Dabbling and Diving Ducks – What’s The Difference?

by Linda F

Published February 20, 2024

I’ll start by telling you I didn’t know about diving and dabbling ducks. I love watching my ducks wiggle their heads as they search puddles or soft, squishy ground for food. From what I‘ve learned, I’m fairly certain that I’ve only had dabbler ducks which are also known as puddle ducks. With the behavior I witness daily, it’s a fitting name. After learning about this, I can see how the groupings make sense. Let me share so we can learn together.

Diver Ducks

When ducks are on the water, those that sit lower into the water are divers. This group feeds primarily on fish and crustaceans. They may also be known as sea ducks because they often prefer deep rivers or lakes along with coastal bays and inlets. They have compact bodies and smaller wings than the dabbler group. Pulling their feathers close to their bodies allows them to sit lower in the water by forcing air trapped between the feathers to be pushed out. These ducks have large powerful feet and legs that are set further back than the dabbler group which helps to push them into the water and allows them to swim with speed using head and tail to steer while diving. They generally dive for 10-20 seconds at a time and bob up to the top when done.  Because of the smaller wing size, these ducks need speed to take off. They will use their feet across the water as they quickly flap their wings until they have gained enough speed for flight, much like an airplane uses a runway to take off. When landing, they also require some distance and will tend to slide into a spot as they slow down. Diving ducks are generally unable to move on land as easily as dabbling ducks.

Some of the diver ducks include Scaups, Ring-necked, Canvasbacks, White Faced Whistling, Fulvous Whistling, and Redheads.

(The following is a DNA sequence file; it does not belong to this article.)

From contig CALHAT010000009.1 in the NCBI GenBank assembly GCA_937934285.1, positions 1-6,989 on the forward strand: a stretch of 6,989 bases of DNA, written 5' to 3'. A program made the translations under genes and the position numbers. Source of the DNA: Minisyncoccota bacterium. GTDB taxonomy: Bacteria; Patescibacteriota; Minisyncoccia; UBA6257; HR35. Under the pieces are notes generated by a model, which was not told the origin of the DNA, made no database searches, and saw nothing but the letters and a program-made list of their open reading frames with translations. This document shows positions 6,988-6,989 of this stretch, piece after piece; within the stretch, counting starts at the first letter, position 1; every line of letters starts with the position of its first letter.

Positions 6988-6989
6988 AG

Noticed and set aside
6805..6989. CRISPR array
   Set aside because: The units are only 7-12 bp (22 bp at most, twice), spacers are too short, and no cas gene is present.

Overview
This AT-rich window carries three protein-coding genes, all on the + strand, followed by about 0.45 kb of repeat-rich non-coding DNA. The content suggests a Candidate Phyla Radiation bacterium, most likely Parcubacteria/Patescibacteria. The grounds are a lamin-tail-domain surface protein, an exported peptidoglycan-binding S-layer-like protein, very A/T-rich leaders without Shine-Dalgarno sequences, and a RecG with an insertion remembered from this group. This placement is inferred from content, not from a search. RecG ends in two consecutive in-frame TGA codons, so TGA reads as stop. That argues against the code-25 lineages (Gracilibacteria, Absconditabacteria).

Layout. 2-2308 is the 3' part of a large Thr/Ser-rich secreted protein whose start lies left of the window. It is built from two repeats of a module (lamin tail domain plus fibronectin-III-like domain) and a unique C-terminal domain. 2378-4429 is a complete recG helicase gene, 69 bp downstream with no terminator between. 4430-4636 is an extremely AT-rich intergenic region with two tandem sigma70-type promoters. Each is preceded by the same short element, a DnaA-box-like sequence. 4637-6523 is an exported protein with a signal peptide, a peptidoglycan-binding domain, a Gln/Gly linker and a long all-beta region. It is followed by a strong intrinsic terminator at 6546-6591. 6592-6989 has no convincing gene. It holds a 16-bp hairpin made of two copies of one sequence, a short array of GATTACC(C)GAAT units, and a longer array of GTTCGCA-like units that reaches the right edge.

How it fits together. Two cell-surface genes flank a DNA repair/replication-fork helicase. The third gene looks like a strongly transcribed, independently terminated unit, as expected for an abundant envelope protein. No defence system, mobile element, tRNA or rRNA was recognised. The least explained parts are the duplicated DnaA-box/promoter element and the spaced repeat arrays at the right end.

Redhead Duck Meyer Hatchery
Fulvous whistling duck juvenile pair Meyer Hatchery
White Faced Whistling Duck Yearling Pair Meyer Hatchery

Dabbler Ducks

Dabbler ducks prefer shallow water, like marshes and flooded fields. They sit higher on the water and have smaller feet than divers and their legs are more forward, toward the center of the body, when compared to a diver duck. They have large wings allowing them to take off with ease, are able to fly slowly, and land in a small or targeted space.  These ducks tend to feed from shallow areas by tipping their head and neck forward. Sometimes you will simply see a duck butt sticking out of the water as one searches below the surface for food, seeds, plants, insects, worms, and grains. This group is capable of limited diving as a means of predator escape but does not dive for routine foraging.

Black Muscovy Ducks with carnucles Meyer Hatchery
Mallard Pair Meyer Hatchery
Indian Runner Ducks - Meyer Hatchery

In conclusion, almost all breeds of domestic ducks have heritages linked to Mallards with Muscovies being the known exception. Mallards are one of the most familiar ducks amongst the dabblers. One can see how domestic ducks will generally and easily fit into the dabbler category with this heritage.  However, we should not expect to see all our domesticated ducks flying as many are heavy, dual-purpose breeds, so even though dabbling ducks can fly, this is not always true for domesticated ducks.

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